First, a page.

Prof Nitin Verma AM, President-elect of RANZCO, explains what an ophthalmologist is and how they lead a team of dedicated eye care professionals to save sight in this video. A video transcript is also available.
An ophthalmologist is a medical doctor who has undertaken additional specialist training in the diagnosis and management of disorders of the eye and visual system. Ophthalmology training equips eye specialists to provide the full spectrum of eye care, including the prescription of glasses and contact lenses, medical treatment and complex microsurgery. This additional training makes them a medical specialist just like a cardiologist, anaesthetist, gastroenterologist or gynaecologist.
RANZCO is the only College accredited to train ophthalmologists in Australia and New Zealand. In addition to training, the College takes an active role in advocating for best patient outcomes and in educating the public about eye health, as well as eye care. During August, the Cancer Council runs Daffodil Day and the College contributes to raising public awareness on the prevention and treatment of cancer in regard to eyes. Here is some information on how you can help reduce the change of blindness from eye cancer.
An ophthalmologist in Australia and New Zealand is required to have undertaken a minimum of 12 years of training, comprising:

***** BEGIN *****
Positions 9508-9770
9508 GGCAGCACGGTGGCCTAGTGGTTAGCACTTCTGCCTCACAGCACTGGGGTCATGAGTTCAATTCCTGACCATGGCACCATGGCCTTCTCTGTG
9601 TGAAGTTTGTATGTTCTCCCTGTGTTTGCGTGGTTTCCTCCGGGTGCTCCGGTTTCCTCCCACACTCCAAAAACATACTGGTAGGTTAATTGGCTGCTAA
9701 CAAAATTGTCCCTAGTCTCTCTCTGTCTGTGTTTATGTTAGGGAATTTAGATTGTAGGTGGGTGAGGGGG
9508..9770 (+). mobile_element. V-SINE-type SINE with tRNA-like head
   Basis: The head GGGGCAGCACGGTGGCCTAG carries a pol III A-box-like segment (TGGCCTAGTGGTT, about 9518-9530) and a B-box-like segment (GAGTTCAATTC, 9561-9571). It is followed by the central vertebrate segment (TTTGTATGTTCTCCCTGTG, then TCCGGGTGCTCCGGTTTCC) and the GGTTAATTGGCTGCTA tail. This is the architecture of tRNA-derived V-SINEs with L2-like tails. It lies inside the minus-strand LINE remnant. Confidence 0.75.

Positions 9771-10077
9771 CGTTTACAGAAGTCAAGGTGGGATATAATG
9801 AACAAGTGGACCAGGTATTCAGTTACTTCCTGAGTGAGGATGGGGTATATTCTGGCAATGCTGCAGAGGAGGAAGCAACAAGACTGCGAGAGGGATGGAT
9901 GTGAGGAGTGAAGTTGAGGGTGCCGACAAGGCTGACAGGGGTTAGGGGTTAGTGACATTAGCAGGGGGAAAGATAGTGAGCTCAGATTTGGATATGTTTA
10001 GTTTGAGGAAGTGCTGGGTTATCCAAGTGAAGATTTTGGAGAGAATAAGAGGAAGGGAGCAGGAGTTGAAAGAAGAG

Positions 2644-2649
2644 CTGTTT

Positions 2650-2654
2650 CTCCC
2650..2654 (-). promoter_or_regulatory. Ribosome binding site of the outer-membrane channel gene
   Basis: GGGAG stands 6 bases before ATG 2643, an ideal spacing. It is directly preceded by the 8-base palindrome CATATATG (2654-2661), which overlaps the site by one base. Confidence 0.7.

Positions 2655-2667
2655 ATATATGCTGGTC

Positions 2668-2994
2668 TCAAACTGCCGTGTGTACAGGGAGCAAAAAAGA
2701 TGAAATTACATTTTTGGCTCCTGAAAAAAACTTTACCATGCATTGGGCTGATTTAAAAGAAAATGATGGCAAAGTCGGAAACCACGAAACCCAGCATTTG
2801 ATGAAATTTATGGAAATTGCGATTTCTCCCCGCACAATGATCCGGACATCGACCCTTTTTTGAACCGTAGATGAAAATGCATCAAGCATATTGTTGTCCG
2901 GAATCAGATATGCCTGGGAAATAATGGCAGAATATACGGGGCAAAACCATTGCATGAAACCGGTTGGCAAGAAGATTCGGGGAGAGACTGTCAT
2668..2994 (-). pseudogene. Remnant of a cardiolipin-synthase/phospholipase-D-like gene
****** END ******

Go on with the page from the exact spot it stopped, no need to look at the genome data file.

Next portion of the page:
- six to seven years at a medical school, graduating with a degree in medicine;
- two years (minimum) as a newly qualified doctor undertaking basic medical training; and
- five years of ophthalmic specialist training and successful completion of examinations set by The Royal Australian and New Zealand College of Ophthalmologists (RANZCO). This includes up to 12,000 hours of training including surgery.
Many ophthalmologists are also involved in scientific research into causes and cures for eye diseases and vision problems.
What is the difference between ophthalmologists, optometrists and orthoptists?
Ophthalmologists are medical doctors who have taken additional specialist training in the diagnosis and management of eye disorders and disorders of the visual system.
Optometrists are eye care professionals who examine eyes, give advice on visual problems, and prescribe and fit glasses or contact lenses. If eye disease is detected, optometrists will refer patients to an ophthalmologist for further diagnosis and treatment.
Orthoptists are eye health care professionals who are trained to diagnose and manage disorders of eye movements and associated vision problems. Orthoptists are also trained to perform investigative testing of eye diseases.
Last updated: September 1, 2020